3. Land within the Rural and Agricultural Zone that received ​or applied for​ ​a Site Plan Review permit for gravel operations before March 13, 2013, may continue to be eligible for gravel operations upon Planning Board approval of a gravel permit. ​

The team gathered 111 signatures in one week from Lamoine citizens and submitted them on February 4th. The required number of signers is 10% of the turnout for the last gubernatorial election, which was 963 voters. Therefore, the signatures exceeded the requirement by 14. At the February 7 Board of Selectmen meeting it was decided to schedule a hearing for the ordinance change on March 4 at 6:30 PM at Town Hall and the vote will occur at the Town Meeting at the school on March 20, 2019.

Candidates for town offices

There are three candidates running for two open Board of Selectmen positions. The two incumbents are Bob Christie and Kathleen Rybarz and the third candidate is Glenn Manring. Candidate’s night is scheduled for 7 PM on March 14, at the Grange. The election is Tuesday, March 19. Please show up at candidate’s night and bring your questions.

Also on the ballot are two School Board candidates, Bob Pulver and Brett Jones. They are running for two positions and are therefore unopposed. A position for assessor is open with no candidates, but voters will have an opportunity to write in a candidate. Write-ins are allowed for all positions.

Fundraiser for FOL

FOL now has a gofundme site at gofundme.com/save-lamoines-cousins-hill

The legal expenses of the lawsuit to save Cousins’ Hill are proving to be substantial. Please show your support for saving Cousins’ Hill and make a contribution!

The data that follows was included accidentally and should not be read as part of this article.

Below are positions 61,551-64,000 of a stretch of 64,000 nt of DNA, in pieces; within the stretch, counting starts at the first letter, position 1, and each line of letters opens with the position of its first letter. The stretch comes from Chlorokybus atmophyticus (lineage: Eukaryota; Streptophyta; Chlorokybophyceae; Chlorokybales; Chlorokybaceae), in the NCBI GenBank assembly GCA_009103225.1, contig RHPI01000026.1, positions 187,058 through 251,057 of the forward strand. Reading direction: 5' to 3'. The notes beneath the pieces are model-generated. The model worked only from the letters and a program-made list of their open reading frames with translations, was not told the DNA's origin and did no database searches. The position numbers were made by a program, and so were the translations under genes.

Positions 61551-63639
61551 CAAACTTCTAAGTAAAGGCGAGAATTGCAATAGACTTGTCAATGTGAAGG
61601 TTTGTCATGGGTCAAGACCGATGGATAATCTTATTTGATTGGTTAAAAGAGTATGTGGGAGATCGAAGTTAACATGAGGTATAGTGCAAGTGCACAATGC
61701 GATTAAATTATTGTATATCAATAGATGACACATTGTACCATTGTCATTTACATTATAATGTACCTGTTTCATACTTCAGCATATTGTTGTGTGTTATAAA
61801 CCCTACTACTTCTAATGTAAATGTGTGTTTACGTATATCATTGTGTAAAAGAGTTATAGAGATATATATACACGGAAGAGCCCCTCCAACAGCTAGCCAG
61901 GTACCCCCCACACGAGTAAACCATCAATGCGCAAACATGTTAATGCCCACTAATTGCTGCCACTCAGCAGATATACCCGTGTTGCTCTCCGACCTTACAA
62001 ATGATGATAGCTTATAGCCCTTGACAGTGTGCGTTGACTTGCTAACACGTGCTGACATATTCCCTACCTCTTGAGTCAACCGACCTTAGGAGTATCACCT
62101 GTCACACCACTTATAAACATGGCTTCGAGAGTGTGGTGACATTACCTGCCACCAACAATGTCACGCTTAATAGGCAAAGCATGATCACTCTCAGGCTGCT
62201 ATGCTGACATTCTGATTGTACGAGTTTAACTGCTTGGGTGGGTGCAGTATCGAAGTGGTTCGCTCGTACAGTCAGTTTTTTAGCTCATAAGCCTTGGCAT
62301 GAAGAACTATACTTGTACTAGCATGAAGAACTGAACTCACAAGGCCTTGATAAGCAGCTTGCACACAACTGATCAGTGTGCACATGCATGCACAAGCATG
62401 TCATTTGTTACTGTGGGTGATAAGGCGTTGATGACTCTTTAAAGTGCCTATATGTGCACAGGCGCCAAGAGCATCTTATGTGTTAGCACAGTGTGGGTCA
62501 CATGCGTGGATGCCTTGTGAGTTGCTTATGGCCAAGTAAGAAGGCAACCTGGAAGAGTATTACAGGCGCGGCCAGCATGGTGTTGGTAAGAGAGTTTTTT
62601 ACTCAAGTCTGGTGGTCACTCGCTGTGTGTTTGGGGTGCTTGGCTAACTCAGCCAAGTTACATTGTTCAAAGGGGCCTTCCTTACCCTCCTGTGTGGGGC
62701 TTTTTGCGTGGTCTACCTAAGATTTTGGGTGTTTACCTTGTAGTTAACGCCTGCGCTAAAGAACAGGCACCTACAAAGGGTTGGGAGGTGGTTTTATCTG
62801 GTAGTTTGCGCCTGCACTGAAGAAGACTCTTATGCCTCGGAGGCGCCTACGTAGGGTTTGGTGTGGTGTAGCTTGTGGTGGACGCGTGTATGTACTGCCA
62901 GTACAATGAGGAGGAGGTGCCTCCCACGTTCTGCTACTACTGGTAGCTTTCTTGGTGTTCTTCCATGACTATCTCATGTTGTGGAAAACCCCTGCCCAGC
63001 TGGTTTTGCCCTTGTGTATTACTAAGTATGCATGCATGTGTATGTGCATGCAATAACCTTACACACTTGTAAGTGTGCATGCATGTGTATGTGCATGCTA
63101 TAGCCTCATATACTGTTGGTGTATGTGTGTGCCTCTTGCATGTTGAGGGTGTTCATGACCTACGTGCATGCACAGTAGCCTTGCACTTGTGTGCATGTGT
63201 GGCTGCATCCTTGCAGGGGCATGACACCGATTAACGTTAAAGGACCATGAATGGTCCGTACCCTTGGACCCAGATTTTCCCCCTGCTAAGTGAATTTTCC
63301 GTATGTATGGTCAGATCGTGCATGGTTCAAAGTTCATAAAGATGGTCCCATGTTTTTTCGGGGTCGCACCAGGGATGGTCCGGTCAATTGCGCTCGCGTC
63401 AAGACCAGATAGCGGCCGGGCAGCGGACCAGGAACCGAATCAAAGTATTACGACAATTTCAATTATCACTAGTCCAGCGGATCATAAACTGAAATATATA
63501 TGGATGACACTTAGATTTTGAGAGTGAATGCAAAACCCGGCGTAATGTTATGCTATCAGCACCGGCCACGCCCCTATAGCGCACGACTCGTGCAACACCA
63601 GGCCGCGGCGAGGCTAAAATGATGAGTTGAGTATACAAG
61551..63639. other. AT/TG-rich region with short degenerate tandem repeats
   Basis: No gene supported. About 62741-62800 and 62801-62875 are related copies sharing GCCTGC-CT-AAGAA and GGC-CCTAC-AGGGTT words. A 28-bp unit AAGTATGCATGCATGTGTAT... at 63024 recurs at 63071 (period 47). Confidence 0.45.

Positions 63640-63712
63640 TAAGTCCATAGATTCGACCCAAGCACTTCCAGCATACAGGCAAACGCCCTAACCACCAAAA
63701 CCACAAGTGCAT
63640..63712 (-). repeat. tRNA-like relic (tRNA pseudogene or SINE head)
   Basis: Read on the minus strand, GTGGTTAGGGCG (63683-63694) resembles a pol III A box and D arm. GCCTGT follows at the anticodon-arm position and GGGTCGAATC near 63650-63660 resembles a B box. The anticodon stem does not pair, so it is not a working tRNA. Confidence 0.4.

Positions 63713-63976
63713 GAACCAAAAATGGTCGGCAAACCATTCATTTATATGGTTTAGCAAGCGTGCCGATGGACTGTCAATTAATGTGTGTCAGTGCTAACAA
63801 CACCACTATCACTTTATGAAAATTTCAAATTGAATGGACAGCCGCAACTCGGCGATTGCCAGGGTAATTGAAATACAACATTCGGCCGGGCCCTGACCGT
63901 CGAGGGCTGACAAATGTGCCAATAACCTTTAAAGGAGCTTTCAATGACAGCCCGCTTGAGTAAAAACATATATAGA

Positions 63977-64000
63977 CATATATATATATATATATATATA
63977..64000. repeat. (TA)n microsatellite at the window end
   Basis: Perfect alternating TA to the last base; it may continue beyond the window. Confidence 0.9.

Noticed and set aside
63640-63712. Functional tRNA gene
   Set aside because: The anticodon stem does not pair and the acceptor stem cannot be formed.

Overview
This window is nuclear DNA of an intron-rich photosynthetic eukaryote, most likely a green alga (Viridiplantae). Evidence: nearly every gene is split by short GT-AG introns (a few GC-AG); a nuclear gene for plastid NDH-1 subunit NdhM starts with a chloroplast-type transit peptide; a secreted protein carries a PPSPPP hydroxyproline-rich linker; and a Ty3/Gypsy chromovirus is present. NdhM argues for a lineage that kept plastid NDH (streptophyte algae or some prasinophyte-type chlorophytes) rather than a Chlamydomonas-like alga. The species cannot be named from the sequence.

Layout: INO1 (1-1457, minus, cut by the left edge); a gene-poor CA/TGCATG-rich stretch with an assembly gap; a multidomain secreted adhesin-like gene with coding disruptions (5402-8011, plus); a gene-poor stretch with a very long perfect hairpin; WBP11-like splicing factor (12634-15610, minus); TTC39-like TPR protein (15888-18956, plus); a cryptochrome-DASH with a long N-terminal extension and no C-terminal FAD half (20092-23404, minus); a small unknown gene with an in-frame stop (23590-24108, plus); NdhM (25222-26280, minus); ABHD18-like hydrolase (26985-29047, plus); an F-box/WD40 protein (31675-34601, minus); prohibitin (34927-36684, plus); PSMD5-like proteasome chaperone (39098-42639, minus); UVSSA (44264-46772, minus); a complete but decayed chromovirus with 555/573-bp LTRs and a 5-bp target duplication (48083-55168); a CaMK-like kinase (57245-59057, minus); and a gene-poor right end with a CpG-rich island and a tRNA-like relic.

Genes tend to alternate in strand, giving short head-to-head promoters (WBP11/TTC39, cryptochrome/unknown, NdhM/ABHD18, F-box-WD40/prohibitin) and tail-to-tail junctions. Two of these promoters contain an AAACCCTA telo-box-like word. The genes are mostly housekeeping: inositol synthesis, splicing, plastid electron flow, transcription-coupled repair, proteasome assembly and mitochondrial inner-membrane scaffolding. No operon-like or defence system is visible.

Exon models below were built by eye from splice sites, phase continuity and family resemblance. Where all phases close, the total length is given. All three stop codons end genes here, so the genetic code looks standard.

A saltwater intrusion could be “hydrologic disaster” for Lamoine

by Willem Brutsaert, Ph.D, Lamoine resident. (As published in the Ellsworth American 1/3/2018).

Dear Editor: Thank you for publishing my commentary, “Lamoine’s hydrologic gamble,” in The Ellsworth American of Dec. 20, despite its length.

Because of space constraints, I refrained from technical details, especially when dealing with the negative impacts on groundwater quality by removing the hill, i.e. Cousins’ Hill.

One such detail, apart from the removal of its filtering effect, relates to the fact that this hill, in groundwater hydrology context, is in close proximity to a saltwater body, namely Jordan River, and this makes that part of Lamoine’s sand and gravel aquifer by definition a “coastal aquifer” vulnerable to “seawater intrusion.”

Seawater intrusion is a natural phenomenon whereby saltwater occurs as a “wedge” below freshwater in coastal aquifers.

Freshwater being lighter than saltwater will “float” like a bubble on top of saltwater near the shore, according to the hydraulic principle of buoyancy (remember Archimedes’ “Eureka”). Infiltration from precipitation will keep the saltwater at bay. During extended periods of drought, the groundwater table will drop and this will cause the saltwater wedge to move (intrude) farther inland. This wedge will be “flushed” back again when the groundwater table rises during the wet season.

Due to this moving back and forth of the wedge, a mixing zone will exist between fresh- and saltwater. And here comes the big “however.” If we now remove the whole hill, permanently lowering the regional groundwater table, as explained in my commentary, the saltwater wedge will now permanently intrude farther inland below the freshwater. Add to that the fact that, due to global warming, seawater level will rise, and we may have a real hydrologic disaster on our hands: Salt water occurrence at much shallower depth and farther inland than is now the case.

No need to say that many household wells in the area will be affected. Based on the elevation of the water table with respect to mean sea level, and the density difference between freshwater and saltwater, one can calculate the approximate depth to saltwater before drilling a well, but that is a story for some other time.

Again, should Lamoine really gamble with its groundwater resources by removing the hill?

Willem Brutsaert Lamoine